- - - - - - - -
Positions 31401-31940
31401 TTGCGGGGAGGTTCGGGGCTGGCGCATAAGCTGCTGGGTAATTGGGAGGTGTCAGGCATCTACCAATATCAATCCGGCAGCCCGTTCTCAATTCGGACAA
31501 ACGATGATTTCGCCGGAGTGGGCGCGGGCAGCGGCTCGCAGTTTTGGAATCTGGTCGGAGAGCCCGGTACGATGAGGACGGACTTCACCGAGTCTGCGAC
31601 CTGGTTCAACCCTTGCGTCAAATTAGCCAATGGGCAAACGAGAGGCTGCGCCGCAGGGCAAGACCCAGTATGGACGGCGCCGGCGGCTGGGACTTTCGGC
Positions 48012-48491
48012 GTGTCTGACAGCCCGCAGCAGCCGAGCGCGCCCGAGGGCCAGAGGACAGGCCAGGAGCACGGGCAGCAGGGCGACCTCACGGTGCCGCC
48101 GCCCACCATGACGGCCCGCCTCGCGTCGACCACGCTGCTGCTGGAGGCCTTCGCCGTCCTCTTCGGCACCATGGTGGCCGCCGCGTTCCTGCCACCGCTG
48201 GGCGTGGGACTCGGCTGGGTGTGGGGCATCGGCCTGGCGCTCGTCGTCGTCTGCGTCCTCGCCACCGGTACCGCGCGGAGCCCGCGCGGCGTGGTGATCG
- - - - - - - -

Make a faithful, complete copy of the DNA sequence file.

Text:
Positions 31401-31940
31401 TTGCGGGGAGGTTCGGGGCTGGCGCATAAGCTGCTGGGTAATTGGGAGGTGTCAGGCATCTACCAATATCAATCCGGCAGCCCGTTCTCAATTCGGACAA
31501 ACGATGATTTCGCCGGAGTGGGCGCGGGCAGCGGCTCGCAGTTTTGGAATCTGGTCGGAGAGCCCGGTACGATGAGGACGGACTTCACCGAGTCTGCGAC
31601 CTGGTTCAACCCTTGCGTCAAATTAGCCAATGGGCAAACGAGAGGCTGCGCCGCAGGGCAAGACCCAGTATGGACGGCGCCGGCGGCTGGGACTTTCGGC
Positions 48012-48491
48012 GTGTCTGACAGCCCGCAGCAGCCGAGCGCGCCCGAGGGCCAGAGGACAGGCCAGGAGCACGGGCAGCAGGGCGACCTCACGGTGCCGCC
48101 GCCCACCATGACGGCCCGCCTCGCGTCGACCACGCTGCTGCTGGAGGCCTTCGCCGTCCTCTTCGGCACCATGGTGGCCGCCGCGTTCCTGCCACCGCTG
48201 GGCGTGGGACTCGGCTGGGTGTGGGGCATCGGCCTGGCGCTCGTCGTCGTCTGCGTCCTCGCCACCGGTACCGCGCGGAGCCCGCGCGGCGTGGTGATCG